So here’s a goal that will bless your city: commit to visiting and praying for every person stricken by tragedy. The tragedy doesn’t have to be physical injury. In our local newspaper I read weekly, if not daily, of hardships in families. A local mayor’s portrait was on the front page because he was accused of soliciting sex for money. A grandmother went to prison because she embezzled from her employer. A family was ripped apart when a grandson murdered his grandmother. The list goes on. But questions that a local church needs to ask are, “Does this family have a church? Do they have a pastor? Let’s visit them and pray for them and see how we might show them God’s love.”

When I surrendered to ministry leadership a pastor told me that if I would minister to hurting people I would never lack for ministry opportunities. He was right. But I also learned that I couldn’t do it by myself. I needed to lead our church to organize and to do this in our ministry field.

Often when we discuss ministry goals we talk budgets and baptisms and attendance in public worship and Bible study. These are important matters to consider. But mostly they are the byproduct of other things. Things like leading a church to pray for Kingdom concerns and mobilizing outreach ministries of various kinds. Through ministries like http://www.Pray4EveryHome.org every member of your church can pray for their 100 closest neighbors. Through My316 and God Space you can teach your church how to share the Gospel and minister to people (these are provided to every NWBC church without cost thanks to the generous Cooperative Program missions giving of our churches).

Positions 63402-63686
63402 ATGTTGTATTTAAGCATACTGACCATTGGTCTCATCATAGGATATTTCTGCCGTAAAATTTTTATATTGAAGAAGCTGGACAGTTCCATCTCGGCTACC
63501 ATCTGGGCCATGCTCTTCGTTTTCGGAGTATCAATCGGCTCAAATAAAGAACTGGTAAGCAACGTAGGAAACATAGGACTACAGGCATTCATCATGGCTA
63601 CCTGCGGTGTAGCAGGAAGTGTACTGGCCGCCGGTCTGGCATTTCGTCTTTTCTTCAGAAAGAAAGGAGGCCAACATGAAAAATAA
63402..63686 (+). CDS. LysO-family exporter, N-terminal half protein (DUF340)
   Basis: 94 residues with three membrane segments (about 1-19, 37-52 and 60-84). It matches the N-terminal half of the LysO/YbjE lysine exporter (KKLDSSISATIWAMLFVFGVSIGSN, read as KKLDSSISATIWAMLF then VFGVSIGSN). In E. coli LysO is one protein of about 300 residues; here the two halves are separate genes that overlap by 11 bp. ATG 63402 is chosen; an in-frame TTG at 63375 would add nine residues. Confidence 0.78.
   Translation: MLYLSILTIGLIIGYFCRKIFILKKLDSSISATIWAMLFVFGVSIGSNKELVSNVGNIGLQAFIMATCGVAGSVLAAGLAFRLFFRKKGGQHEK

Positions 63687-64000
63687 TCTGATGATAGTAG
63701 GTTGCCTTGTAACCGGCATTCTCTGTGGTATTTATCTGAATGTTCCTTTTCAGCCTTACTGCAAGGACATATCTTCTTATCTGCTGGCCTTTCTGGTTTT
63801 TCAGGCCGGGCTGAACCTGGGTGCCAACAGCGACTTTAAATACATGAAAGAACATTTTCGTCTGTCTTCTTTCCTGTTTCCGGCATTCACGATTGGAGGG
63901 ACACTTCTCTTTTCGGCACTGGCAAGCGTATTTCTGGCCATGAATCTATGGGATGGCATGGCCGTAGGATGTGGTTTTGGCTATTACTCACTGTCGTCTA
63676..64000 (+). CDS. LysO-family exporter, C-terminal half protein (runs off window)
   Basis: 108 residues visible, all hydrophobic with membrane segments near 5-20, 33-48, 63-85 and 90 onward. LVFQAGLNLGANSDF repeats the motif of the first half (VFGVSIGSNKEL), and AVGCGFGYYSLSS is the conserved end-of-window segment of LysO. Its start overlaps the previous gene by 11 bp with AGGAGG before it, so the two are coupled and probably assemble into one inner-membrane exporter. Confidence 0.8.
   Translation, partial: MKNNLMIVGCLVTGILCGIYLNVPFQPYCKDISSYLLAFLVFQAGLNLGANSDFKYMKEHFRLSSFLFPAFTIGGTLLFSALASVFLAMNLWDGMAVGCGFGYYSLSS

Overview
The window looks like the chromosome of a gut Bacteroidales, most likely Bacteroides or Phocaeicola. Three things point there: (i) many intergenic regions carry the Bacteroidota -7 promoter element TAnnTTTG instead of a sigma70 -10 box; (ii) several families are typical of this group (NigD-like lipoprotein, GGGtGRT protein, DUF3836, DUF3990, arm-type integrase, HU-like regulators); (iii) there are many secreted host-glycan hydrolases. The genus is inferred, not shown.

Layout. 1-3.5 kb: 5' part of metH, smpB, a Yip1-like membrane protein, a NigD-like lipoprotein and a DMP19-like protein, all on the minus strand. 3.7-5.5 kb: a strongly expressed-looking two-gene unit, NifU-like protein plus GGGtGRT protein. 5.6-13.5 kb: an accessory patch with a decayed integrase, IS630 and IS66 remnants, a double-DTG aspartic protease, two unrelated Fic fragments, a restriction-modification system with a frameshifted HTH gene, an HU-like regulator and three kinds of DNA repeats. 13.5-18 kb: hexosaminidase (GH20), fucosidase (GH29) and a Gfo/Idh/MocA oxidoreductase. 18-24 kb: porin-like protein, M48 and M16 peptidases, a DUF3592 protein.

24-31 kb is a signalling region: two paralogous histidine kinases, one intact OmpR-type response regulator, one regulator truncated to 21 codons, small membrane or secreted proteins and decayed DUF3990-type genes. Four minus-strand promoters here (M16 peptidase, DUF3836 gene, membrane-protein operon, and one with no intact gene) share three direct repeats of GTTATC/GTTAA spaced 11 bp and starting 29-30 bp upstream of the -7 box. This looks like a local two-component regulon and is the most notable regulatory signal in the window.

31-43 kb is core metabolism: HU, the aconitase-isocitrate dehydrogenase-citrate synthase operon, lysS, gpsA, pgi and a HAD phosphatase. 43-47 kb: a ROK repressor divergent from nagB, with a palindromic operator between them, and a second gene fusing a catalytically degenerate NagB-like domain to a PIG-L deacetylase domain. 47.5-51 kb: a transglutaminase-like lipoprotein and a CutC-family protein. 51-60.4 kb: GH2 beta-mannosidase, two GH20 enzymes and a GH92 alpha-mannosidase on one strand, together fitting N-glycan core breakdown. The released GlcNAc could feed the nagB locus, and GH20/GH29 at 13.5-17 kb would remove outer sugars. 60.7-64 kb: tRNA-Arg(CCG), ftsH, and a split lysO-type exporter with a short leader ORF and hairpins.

How about this as a goal: We will pray for missionaries, the lost in our community, city and school leaders, and all of the children in town, in every public gathering of our church. That is Kingdom praying –praying for the city, unbelievers, and the missionaries we send and support. If we don’t pray for Kingdom concerns when we gather as church, Kingdom praying won’t happen in the homes of most church members.

Things like this make me excited for the spiritual possibility present in every church. Whether you gather with 20 or 200 on Sunday, these are the kinds of things you can do that will touch heaven and human hearts and will make a difference in your city. God told the people in Jeremiah’s day, living as exiles in Babylon, “Seek the welfare of the city I have deported you to. Pray to the LORD on its behalf, for when it has prosperity, you will prosper” (Jere. 29:7). That is a good word for us, living in a 21st Century Babylon.